One of the things I love about old jazz records is that even after decades of seeking them out and listening to them, I can still make discoveries that come as a complete surprise. Here is one of these. Before listening, I knew nothing about the song, the group leader, any of the musicians or the record label. So click “more” and join me in discovering a little gem from the days when New York musicians were gingerly stepping into the new thing called bebop.
In the world of recorded jazz, the immediate postwar period was a little bit like going back to the “wild west” of the 1920s. You had players nobody had heard of bouncing between little groups nobody had ever heard of playing songs nobody had ever heard of on little record labels nobody had ever heard of. Like this one.
The Jazz Age of the 1920’s begat the Swing Era of the 1930’s, which gave way to the era of the singer as the war got underway. The top hits of 1945 came from names like Perry Como, Bing Crosby and The Andrews Sisters. The most jazz-like of any of them probably came from the Les Brown band, but even it hid behind the popular vocals of Doris Day. Jazz and pop had been on speaking terms at the beginning of the 1940s, but the relationship between them had become strained by the beginning of 1946.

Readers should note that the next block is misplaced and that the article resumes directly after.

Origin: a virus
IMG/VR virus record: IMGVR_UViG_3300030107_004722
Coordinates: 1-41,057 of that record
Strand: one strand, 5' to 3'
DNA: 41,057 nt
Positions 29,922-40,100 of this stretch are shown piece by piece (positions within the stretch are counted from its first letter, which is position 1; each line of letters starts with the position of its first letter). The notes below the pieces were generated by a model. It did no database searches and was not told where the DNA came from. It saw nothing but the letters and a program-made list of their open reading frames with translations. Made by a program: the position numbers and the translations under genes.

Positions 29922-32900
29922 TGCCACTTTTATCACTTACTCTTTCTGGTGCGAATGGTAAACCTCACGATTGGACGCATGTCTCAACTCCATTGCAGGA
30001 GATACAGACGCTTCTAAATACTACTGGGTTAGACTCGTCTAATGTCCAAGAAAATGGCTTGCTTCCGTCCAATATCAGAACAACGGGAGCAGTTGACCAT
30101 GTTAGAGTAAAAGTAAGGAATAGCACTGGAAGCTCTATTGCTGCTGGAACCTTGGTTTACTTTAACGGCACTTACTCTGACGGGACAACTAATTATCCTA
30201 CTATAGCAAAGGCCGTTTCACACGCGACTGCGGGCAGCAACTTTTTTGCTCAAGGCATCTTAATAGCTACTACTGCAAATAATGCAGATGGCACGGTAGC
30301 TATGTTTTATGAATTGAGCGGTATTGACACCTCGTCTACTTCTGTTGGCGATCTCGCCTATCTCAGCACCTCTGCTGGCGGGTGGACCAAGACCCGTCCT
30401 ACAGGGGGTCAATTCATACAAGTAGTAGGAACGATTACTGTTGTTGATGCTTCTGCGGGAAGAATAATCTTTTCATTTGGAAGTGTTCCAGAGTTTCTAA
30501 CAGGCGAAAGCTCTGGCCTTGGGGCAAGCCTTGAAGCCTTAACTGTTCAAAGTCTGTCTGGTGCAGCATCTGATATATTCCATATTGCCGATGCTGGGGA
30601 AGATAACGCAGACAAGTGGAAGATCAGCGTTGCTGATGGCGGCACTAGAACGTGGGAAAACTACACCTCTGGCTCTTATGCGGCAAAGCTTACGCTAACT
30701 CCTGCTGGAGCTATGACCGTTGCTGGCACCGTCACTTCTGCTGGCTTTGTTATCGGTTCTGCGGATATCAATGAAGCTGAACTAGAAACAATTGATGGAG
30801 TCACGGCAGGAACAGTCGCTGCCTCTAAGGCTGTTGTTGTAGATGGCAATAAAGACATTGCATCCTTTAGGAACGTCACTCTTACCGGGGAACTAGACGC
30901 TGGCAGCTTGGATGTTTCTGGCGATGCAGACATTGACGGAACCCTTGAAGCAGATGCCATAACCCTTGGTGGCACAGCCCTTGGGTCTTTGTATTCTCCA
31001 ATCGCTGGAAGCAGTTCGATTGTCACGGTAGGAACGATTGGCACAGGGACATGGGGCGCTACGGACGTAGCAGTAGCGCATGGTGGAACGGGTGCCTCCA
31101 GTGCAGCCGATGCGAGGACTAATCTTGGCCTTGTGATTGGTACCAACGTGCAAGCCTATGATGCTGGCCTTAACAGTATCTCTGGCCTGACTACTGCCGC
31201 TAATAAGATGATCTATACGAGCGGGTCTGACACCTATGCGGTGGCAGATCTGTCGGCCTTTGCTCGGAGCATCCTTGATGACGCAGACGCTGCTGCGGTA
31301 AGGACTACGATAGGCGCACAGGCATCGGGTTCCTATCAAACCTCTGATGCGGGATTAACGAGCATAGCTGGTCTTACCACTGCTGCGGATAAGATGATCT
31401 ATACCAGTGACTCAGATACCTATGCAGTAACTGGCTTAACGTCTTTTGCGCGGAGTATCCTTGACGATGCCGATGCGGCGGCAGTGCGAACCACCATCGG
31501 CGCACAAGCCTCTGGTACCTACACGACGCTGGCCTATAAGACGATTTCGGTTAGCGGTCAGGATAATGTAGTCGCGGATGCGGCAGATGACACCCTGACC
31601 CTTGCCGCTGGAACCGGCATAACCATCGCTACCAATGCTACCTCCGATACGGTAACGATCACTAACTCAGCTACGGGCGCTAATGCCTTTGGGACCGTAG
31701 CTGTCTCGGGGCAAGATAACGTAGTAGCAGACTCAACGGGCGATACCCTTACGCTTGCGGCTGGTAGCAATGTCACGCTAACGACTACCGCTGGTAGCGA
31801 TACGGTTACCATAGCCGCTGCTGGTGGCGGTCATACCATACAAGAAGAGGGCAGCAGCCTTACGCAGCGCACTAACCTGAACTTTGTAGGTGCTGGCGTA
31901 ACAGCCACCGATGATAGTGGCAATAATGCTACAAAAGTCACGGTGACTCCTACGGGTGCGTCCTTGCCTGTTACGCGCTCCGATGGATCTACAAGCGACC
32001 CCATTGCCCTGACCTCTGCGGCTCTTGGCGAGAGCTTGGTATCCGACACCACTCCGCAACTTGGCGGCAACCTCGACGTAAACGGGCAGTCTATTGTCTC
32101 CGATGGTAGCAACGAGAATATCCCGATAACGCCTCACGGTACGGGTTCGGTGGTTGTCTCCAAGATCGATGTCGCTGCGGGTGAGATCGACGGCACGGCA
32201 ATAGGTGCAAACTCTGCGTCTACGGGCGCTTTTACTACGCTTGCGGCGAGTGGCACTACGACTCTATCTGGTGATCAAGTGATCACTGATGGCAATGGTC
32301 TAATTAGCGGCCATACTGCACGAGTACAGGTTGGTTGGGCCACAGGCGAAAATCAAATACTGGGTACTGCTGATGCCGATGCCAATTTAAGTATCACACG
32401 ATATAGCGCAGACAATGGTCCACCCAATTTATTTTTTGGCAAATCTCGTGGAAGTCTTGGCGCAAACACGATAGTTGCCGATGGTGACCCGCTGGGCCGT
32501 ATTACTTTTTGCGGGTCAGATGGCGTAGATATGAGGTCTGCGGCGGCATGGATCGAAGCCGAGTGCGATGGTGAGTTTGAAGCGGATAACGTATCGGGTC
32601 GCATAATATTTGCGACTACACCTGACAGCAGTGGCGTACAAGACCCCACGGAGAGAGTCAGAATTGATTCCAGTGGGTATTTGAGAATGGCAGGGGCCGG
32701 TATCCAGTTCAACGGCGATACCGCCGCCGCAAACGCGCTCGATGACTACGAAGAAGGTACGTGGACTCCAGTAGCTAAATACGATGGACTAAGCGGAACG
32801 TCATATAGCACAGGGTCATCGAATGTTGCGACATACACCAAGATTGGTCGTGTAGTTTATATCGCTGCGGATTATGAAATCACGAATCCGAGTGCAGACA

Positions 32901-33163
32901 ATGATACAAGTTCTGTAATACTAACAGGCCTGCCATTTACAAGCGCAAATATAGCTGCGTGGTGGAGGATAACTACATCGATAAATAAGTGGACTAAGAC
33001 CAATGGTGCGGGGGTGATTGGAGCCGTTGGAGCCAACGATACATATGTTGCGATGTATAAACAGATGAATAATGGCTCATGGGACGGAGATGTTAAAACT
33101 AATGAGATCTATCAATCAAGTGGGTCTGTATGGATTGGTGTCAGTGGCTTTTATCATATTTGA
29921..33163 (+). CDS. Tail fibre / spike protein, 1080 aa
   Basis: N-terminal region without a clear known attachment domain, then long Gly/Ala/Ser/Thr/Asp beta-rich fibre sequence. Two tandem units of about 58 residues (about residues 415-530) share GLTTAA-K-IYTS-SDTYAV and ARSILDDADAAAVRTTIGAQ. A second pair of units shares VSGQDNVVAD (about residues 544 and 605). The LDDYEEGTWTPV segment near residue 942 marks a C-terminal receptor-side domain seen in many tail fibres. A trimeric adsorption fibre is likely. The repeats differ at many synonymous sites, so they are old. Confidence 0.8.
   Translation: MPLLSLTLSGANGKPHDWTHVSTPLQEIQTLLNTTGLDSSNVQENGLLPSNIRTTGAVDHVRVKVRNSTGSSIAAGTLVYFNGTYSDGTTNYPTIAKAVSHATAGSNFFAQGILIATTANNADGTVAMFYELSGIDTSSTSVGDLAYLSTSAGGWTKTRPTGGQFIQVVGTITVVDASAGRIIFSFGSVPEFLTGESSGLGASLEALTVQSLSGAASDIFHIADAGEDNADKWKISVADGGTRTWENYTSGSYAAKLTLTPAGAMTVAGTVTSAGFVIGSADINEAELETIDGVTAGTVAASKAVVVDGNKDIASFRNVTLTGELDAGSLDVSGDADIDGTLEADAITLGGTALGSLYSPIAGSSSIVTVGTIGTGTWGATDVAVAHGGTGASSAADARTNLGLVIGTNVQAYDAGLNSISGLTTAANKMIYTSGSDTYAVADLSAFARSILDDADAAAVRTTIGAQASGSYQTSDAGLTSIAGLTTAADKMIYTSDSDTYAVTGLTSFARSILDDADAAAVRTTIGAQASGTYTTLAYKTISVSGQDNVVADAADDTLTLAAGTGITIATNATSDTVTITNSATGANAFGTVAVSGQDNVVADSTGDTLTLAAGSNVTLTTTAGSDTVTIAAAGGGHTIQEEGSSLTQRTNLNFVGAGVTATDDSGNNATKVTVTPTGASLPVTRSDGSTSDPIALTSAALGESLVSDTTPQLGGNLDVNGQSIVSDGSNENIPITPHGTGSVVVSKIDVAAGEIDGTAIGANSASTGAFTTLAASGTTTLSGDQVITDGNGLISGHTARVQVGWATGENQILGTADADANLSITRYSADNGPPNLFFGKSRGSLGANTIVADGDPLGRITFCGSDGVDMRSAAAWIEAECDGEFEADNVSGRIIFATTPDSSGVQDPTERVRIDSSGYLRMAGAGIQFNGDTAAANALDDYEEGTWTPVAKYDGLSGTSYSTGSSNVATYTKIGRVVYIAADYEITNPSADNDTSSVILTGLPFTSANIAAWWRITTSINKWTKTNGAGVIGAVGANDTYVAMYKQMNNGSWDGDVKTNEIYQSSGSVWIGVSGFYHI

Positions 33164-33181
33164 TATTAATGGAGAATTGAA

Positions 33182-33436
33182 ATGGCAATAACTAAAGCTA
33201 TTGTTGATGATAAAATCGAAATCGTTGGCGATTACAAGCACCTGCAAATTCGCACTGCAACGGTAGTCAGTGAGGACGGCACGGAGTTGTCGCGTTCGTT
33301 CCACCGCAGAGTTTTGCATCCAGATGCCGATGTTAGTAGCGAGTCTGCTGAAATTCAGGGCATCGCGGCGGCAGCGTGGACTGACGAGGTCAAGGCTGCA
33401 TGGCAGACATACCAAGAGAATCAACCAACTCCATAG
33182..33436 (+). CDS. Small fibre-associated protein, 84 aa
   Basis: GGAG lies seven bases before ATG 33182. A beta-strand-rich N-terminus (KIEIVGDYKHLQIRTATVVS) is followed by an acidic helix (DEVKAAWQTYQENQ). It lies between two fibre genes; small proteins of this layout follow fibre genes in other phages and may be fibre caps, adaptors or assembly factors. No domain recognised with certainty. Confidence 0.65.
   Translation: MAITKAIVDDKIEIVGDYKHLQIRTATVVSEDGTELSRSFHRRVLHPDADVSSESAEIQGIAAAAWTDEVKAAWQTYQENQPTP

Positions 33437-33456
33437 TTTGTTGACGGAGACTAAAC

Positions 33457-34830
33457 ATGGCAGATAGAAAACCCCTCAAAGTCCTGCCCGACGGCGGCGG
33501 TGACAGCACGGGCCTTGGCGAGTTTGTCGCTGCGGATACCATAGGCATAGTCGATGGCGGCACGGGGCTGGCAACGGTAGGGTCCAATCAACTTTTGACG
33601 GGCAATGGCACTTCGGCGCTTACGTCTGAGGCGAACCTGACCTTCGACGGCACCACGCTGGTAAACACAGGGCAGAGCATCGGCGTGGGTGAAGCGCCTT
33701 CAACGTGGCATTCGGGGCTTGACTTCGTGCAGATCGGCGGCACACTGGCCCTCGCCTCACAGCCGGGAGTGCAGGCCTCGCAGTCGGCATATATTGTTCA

Or a year before that, really, as we have already seen when Dizzy Gillespie was in the recording studio cutting an early version of the bebop standby Salt Peanuts. For those not so deeply schooled in this era, “bebop” turned pop on its head, keeping a melody’s chord changes but replacing the melody with a simple riff at the beginning and end, spinning things out from there in between.
This record from January of 1946 shows how influential those proto-bop players were – It was no longer just the “cool kids” like Dizzy Gillespie and Charlie Parker who were playing bop. Younger and more adventurous musicians of all stripes loved the sound and were amped to play real jazz again. There are many names from that period with some recognition, but this little group would not be one of them.